Jul 22, 2020

Every so often, I describe what I do to make this site a reality. For the four of you who like to watch me gaze at my navel, I have good news: today is one of those days. For the rest of you, I’m sorry. It’s one of those days. You can move on. I won’t be offended.

Okay, here goes.


I use a 13” MacBook Pro with a large external monitor to compose all of my essays. Years ago, my Windows laptop died and I decided to see if life was better on the other side. I’ve come to like MacOS, after some initial frustrations, and now I have a hard time imagining going back.

I write my essays in hand-crafted HTML using Webstorm. The files are served using a custom content management engine (CME) I originally wrote for my Let’s Code JavaScript screencast. It’s a polyglot engine, so I could theoretically use other markup languages, such as Pug, Markdown, or AsciiDoc, but I’m used to HTML and I haven’t bothered setting up the alternatives yet.

Everything required to make the site go, including all the content, are stored as static files in a git repository. I run my CME locally for testing, then commit and deploy to my web host when I’m ready to go live.

I’m paranoid about backups and revision control. There’s decades of work here. That’s why all of my essays are written in a text editor and stored in git. Most blogging engines save your work in the cloud. Easy, but not fault tolerant. I’ve been writing for nearly two decades and plan to continue writing for several more. My stuff has to be easily scripted, version-controlled, backed up, and trivial to deploy to another web host when (not if) my host goes under... which it already has. Twice.

My site is backed up many times over. First, in the git repo on my laptop. Second, in a copy of the git repo on my web host. The computer itself is backed up to two redundant drives with Time Machine every hour. I also make a bootable whole-disk backup using SuperDuper!. Every quarter, I rotate one of the backup drives to an off-site location.


The site was originally designed in 2004 and it shows. Boy, does it show. But it’s functional and there always seems to be some other priority getting in the way of a redesign.

The biggest challenge for me in originally making the site was my complete lack of web design skills. (Software engineering, yes. Graphic design, no.) Sitepoint got me started and A List Apart carried me through. I borrowed liberally from Jeffrey Zeldman in creating the sidebar, as permitted by comments in his CSS.

For the color scheme, Jason Beaird’s "Color for Coders" article helped me get started and Visibone’s Color Laboratory allowed me to pick web-safe colors. (I don’t think we have to limit ourselves to 216 “web-safe” colors any more, but... did I mention the site was designed in 2004? I cheated a bit for quotes, though.)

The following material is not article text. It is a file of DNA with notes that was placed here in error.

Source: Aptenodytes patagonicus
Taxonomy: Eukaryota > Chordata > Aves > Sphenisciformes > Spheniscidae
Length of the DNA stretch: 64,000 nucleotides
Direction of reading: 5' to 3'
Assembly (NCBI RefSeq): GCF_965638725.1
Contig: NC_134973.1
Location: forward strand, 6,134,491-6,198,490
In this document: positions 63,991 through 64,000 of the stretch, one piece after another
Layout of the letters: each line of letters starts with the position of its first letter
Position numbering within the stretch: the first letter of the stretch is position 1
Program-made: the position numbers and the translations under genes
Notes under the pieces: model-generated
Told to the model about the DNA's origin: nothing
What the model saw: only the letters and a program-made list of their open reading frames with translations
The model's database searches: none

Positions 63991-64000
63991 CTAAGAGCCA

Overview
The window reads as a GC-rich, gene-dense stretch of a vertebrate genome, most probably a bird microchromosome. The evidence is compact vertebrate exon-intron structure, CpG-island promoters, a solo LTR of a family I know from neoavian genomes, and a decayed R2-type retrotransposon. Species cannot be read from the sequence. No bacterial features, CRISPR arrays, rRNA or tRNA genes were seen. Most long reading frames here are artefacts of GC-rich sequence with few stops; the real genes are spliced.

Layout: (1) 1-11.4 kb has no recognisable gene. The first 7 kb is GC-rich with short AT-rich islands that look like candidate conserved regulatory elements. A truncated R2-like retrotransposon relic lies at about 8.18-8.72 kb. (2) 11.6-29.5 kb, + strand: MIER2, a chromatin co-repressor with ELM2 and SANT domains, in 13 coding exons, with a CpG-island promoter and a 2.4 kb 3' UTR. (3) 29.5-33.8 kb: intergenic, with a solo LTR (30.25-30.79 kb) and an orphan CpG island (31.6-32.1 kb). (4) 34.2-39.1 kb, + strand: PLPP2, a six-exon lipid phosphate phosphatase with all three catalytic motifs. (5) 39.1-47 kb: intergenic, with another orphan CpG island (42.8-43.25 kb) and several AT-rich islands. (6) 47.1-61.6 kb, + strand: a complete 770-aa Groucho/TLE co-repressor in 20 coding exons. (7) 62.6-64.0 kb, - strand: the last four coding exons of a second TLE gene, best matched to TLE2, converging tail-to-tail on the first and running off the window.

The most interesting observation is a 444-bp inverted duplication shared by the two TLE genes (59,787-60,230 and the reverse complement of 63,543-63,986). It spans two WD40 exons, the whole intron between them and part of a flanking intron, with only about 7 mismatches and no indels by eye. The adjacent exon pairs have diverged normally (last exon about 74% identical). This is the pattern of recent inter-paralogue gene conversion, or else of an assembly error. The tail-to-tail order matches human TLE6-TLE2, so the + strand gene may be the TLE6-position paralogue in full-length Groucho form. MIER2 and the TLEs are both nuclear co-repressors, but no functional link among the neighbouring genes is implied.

I also took advantage of some royalty-free icons. The RSS feed icon (sample icon) came from Feed Icons; the Twitter icon (sample icon) is resized from an icon I got from; the print icon (sample icon) came from graphicPUSH; the star icon (sample icon) came from 1ClipArt; and the spinner (sample icon) came from Andrew Davidson.

Finally, lots of trial and error got me to the result I have today. W3Schools’ CSS Reference was invaluable for making it work, but these days I prefer MDN. Eric Meyer’s "Going to Print" article provided the finishing touch for my print stylesheet by showing me how to automatically insert URLs after printed links.


The site is hosted by Heroku and runs on a custom content management engine written in Node.js. Logging is handled by Papertrail, which also sends me email and text message alerts when things go wrong. I use Pingdom as a backup alerting system. TierraNet makes sure that my domains point to the right place. Google handles my analytics. Sorry about that.

This combination of custom source code and outside services gives me total control over the code behind the site while outsourcing a lot of the complexities of modern software stacks. It’s a nice tradeoff that allows me to focus my attention on more important things. The code is very well tested, so it almost never fails. Because there’s no database—everything’s in static files—and minimal service dependencies, my uptime is the same as Heroku’s, and requires no effort from me.


In the very beginning, the site was rendered by a very simple static site generator I wrote in Ruby. But for 15 years, from February 2005 to July 2020, the site was rendered by the ultra-minimalistic Blosxom. That’s when I started blogging in earnest; you can see my very first entry here.

Back in the day, Blosxom was the only blogging software I could find that actually allowed me to store entries locally, in files that I could back up and put in version control, rather than on a database on the server. (Nowadays, of course, static site generators are a dime a dozen.) Blosxom ran on Perl 5. It did the job, but my volume of content caused performance problems, and it had a lot of idiosyncracies. It was low maintenance, but also constrained what I could do. I’m happy to finally be rid of that technical debt.

Colophonem adidi.